A few Words, if I may, on Meetings

The junior members of the organisation often ask me this: how do I become a corporate superstar like you? And I think: not by asking that question. For starters.  But I don’t tell them that.  I’m too successful to shoot them down like that. Only people who haven’t made it yet are entitled to be merciless. So I give them the one bit of advice that really matters. It’s served me well, anyway.  If you want to be a big hitter, I say, with your own PA, a Porsche and all the women you can think of after you (and not just for your money either) it’s quite simple.  Have meetings all the time.  Make it so your Outlook calendar is filled up with meetings… for the next year. Meetings are easy.  The more meetings you arrange the more meetings you get invited to.  They’re like capital in this way; they grow, they beget meetings. You don’t even need to have anything to say.  As long as it’s a meeting and people get invited to it, it has authority. You can even arrange meetings to discuss the arrangement of other meetings. And people will take you seriously. Outlook’s a marvel like that. It legitimises, raises up and empowers the profile of anyone savvy enough to exploit its calendar function.  Let me just say this as well, I’m an honest person.


That’s all I want to say on that.


Back when I was a junior, my boss never saw me.  He’d come looking for me to tell me off. My work was always bad. He’d stand at the front of the room, facing the grid of cubicles that reminded me of a CBD street map, and say: “Where’s McNamara?”  And someone’d say, “He’s in a meeting.”  That would do the trick. The next week, he’d come for me again (more shoddy work needing redress) and someone would say: “He’s in another meeting.” “He’s always in a meeting.”  “Who, McNamara? Oh yeah sir.  McNamara hasn’t been at his desk for weeks.  You should see his calendar.  Stacked full with meetings.” “But he’s a junior.” “Actually sir, he just got promoted.”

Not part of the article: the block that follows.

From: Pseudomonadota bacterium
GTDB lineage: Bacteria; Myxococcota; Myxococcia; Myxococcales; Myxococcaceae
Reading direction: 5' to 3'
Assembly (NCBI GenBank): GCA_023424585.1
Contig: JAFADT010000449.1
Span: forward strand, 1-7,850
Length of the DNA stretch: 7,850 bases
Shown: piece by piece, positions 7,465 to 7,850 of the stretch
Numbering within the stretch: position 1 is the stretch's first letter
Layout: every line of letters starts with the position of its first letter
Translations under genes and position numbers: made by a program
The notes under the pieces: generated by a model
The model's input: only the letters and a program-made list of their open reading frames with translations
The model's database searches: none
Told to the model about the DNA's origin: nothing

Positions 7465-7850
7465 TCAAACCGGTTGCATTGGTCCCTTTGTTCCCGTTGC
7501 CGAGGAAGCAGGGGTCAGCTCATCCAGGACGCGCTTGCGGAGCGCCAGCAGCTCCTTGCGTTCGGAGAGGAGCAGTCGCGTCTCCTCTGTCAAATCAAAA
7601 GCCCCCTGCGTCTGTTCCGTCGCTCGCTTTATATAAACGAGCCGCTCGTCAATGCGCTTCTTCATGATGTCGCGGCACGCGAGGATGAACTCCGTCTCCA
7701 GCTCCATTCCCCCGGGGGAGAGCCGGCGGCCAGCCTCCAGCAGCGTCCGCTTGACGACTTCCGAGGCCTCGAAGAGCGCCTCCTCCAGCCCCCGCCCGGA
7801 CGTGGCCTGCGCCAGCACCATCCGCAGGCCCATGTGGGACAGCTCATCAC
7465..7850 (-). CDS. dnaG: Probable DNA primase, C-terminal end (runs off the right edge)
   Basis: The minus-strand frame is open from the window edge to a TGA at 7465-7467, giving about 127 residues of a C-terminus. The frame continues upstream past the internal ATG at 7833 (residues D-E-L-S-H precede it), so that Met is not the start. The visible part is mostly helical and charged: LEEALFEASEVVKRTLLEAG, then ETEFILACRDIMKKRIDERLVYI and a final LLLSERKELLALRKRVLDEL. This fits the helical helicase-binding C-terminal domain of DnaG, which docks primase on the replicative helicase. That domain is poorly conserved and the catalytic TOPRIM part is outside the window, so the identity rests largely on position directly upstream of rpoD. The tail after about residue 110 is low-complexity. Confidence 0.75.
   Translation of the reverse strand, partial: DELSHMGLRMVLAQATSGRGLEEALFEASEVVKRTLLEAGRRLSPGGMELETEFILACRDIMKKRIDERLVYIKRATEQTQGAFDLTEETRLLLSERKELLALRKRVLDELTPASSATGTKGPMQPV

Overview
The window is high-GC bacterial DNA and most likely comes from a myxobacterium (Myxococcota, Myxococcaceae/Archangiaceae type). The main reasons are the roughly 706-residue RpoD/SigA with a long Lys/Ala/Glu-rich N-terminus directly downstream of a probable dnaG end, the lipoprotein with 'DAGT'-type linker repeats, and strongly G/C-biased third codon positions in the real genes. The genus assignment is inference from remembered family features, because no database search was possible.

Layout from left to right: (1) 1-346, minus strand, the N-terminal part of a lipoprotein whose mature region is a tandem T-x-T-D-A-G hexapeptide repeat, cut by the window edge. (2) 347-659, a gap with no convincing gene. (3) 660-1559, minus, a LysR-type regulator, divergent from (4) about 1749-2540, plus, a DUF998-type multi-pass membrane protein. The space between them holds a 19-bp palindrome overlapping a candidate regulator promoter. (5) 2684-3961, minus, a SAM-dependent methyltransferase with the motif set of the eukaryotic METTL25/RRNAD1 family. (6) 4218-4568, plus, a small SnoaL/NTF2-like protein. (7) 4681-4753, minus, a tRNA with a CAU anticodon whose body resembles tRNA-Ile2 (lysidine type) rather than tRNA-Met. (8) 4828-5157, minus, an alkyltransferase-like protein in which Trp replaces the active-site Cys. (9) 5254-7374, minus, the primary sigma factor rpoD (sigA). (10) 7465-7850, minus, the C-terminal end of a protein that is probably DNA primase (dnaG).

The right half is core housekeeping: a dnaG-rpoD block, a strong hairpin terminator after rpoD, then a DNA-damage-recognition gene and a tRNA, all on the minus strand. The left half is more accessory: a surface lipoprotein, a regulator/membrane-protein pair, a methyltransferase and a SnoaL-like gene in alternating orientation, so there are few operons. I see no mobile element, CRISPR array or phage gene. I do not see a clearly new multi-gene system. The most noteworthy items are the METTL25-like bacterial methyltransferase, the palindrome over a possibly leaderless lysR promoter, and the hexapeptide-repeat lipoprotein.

I got promoted while I was in a meeting that I’d arranged. The meeting was about how our organisation could come up with ways to come up with more ideas for meetings. The CEO was there.  He wanted to know whose idea the meeting was.  He thought it was such a strong move, a show of corporate initiative, that he had to meet me in the flesh. I was too busy though (I had the meeting to run) so we arranged to arrange a meeting for us to get to know each other. He called me the next day and said: “When are you free for our meeting?” “Not until March next year.” It was about that time I got my first bonus. It came in the mail.  They didn’t want to risk handing it to me in person because the chances were I’d be incommunicado, in a meeting somewhere.


Now, all these years later, I run the company. And I see it with a 360 degree view.  People think that the boss is too preoccupied with being the boss to notice the minutiae of a business, but that’s not true at all.  From where I sit, I see everything.  And everyone.  And you know, it’s the people who keep themselves busy with meetings that rise the fastest. Now I’m not the kind of person to stymy someone’s success.  If you’re a worthy candidate for higher echelons, by all means shoot for three points.  But if you’re not attending meetings all day every day I have very little time for you (mainly because I’m in meetings). But even so.  Get yourself booked into a meeting immediately.  Use that meeting to get yourself on the invite list for all the other meetings that spin out from the first meeting. And if you’re not picking up what I’m putting down, let’s lock in a meeting and talk about the different ways we might meet with each other to work through this issue. I’m even willing to push back a meeting to fit you in.


Dominic Christopher is a lawyer and writer from Sydney.

Leave a Reply

Your email address will not be published.